Roughly half of American adults over 60 are affected by high blood pressure, “the silent killer,” but that doesn’t mean it is an inevitable part of senior life.
Understanding Blood Pressure
Every time your heart beats, it pumps oxygen-saturated blood throughout your veins which, in turn, puts pressure on the walls of these arteries— blood pressure. Blood pressure is given as two numbers (e.g. 120 over 80) because your veins experience two separate pressures—the systolic pressure of each heart beat and the diastolic pressure between beats.
Blood pressure isn’t a static number. It changes depending on your senior living activities and stress levels throughout the day.
High blood pressure is typically an asymptomatic condition.
Headaches may occasionally occur, but many older adults don’t find out they have high blood pressure until they begin to have serious complications. When high blood pressure is not diagnosed and treated, it can lead to other life-threatening conditions.
- Heart failure can result when an overworked heart is weakened and enlarged.
- Aneurysms (bulges) may develop in your blood vessels.
- Blood vessels in your kidneys can narrow, leading to damage and failure.
- Blood vessels in your eyes can bleed and even burst, resulting in impaired vision.
- Arteries harden faster, increasing the risk of a heart attack, stroke, or kidney failure.
There a number of factors that put you at risk for high blood pressure.
- Being overweight or obese.
- Having a family history of high blood pressure.
- Having pre-hypertension (the medical term for high blood pressure) with a reading that is anywhere between 120-139 over 80-89.
During middle age— after the age of 45 for men and 55 for women— the risk for developing high blood pressure increases, so older adults must be especially careful of their lifestyle choices.
An unhealthy lifestyle can also put you at risk. You may be at risk for high blood pressure if your day-to-day senior life includes any of the following:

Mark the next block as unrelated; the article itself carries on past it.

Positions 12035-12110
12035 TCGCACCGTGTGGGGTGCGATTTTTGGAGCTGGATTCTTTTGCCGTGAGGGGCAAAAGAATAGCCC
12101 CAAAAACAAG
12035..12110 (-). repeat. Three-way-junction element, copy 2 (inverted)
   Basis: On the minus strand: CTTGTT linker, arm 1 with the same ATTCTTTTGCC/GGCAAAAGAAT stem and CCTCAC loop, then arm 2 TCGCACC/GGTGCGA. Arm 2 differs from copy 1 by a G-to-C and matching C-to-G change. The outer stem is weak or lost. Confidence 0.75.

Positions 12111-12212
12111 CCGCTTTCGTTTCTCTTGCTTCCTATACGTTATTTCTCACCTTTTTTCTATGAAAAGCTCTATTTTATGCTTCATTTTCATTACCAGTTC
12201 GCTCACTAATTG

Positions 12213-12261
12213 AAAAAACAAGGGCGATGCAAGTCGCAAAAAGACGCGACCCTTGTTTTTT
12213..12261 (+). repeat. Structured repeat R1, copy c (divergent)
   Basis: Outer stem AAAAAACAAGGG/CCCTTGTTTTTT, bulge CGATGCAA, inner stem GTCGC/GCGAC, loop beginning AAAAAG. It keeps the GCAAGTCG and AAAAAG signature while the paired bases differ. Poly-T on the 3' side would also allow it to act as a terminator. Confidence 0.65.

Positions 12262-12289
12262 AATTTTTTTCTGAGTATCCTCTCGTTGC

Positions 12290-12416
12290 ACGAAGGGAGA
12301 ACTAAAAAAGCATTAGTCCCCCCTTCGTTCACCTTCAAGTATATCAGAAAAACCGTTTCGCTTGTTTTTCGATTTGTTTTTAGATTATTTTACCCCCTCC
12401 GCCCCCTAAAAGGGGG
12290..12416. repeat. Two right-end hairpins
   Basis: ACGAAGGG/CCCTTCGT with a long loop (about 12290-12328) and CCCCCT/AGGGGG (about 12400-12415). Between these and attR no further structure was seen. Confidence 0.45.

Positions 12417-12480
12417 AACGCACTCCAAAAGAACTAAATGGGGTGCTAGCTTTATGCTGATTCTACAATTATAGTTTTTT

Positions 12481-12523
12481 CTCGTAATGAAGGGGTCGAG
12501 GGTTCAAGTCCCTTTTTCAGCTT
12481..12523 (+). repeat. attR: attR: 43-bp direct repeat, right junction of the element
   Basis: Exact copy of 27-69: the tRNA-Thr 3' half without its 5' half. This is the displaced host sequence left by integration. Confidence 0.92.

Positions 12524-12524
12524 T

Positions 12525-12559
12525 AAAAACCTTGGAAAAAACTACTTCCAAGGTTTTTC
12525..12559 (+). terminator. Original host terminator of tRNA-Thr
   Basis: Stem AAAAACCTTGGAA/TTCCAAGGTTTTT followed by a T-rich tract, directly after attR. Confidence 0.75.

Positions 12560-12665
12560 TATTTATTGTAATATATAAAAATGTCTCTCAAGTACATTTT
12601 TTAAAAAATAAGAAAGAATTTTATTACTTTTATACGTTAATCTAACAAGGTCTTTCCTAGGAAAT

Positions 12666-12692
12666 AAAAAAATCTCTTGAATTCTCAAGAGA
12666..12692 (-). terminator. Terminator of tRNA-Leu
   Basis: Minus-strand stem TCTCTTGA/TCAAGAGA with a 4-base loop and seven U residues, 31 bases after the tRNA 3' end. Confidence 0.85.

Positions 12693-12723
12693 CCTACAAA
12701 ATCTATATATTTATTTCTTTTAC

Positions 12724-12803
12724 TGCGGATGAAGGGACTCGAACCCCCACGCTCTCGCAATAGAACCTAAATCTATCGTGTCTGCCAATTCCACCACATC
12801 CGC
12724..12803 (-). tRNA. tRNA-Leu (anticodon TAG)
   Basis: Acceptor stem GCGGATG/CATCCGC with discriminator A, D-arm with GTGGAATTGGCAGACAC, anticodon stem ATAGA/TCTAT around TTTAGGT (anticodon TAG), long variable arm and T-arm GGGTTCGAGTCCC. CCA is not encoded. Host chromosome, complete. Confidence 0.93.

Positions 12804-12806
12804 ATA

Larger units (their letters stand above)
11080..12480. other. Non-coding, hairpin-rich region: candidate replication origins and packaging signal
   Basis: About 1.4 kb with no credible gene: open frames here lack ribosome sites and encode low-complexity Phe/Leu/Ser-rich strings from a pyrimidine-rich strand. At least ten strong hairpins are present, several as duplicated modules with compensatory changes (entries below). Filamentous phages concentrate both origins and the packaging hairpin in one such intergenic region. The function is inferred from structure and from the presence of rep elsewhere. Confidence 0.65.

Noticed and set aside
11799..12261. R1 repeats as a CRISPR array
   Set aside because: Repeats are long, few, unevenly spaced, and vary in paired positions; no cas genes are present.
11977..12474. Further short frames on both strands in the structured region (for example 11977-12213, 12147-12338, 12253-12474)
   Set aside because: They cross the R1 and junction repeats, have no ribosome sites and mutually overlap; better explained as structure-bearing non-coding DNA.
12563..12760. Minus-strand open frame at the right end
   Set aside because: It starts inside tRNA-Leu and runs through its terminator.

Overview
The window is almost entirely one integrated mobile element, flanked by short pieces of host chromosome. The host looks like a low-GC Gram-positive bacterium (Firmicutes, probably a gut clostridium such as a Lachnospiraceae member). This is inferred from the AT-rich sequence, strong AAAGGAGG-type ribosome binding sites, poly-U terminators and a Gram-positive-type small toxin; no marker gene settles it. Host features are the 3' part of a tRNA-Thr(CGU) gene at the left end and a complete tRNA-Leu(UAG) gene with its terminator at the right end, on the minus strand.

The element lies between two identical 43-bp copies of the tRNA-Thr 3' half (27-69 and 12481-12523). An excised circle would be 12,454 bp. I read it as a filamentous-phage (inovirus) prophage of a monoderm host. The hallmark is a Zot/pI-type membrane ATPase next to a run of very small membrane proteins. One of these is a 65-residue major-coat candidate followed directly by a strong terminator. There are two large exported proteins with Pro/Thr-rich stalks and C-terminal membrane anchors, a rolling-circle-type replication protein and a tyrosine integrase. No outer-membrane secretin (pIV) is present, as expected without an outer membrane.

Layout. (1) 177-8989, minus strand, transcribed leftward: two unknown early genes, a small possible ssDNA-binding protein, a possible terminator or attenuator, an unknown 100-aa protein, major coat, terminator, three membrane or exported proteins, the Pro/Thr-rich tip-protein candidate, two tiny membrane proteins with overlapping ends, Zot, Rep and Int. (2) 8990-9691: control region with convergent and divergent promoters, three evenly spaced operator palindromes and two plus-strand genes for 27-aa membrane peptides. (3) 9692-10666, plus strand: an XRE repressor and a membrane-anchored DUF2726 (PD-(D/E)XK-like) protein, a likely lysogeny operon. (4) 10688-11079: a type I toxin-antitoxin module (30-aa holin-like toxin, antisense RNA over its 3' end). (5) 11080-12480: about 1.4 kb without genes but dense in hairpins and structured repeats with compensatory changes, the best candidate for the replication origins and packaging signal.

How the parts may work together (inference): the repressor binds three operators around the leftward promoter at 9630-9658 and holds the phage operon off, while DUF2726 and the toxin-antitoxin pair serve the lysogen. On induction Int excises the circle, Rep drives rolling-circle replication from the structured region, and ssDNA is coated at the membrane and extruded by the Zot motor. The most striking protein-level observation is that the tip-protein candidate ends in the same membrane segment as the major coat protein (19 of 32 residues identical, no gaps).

- A high sodium diet
- Drinking too much alcohol
- Being physically inactive
- Potassium deficiency
- Extended periods of stress
- Healthy eating habits can help lower blood pressure and promote a better quality of life. Make sure that you’re eating a diverse diet that includes plenty of fruits, vegetables, fat-free or low-fat milk products, and whole grains.
- Because a sodium heavy diet creates risk, taking steps to reduce your sodium intake can help manage your blood pressure. You can start small by taking away your salt shaker so that you don’t add additional salt to your meals.
- For those who are overweight, losing a few pounds can help manage blood pressure. Losing as little as 10 pounds can drastically reduce your risk for any number of conditions.
- Regular exercise can help you manage your weight and blood pressure. Engaging in physically activity for 30 minutes at least twice a week helps promote better senior living across the board.
- Limiting your alcohol intake can also help. Healthcare professional recommend that women indulge in no more than 2 alcoholic beverages a day and men to 3 or less.
- As smoking raises risks for any number of serious medical conditions, quitting is always a guaranteed step to better senior living.
- Speak to counselors in your senior living community about how to cope with stress.
Older adults can take steps to prevent or control high blood pressure by making changes in their lifestyle.
Managing high blood pressure is a life-long pursuit, and practicing healthier habits in your senior living can help. To ensure life-long control, speak with your healthcare provider to develop a treatment plan and to see if you should be taking medications to help manage your condition.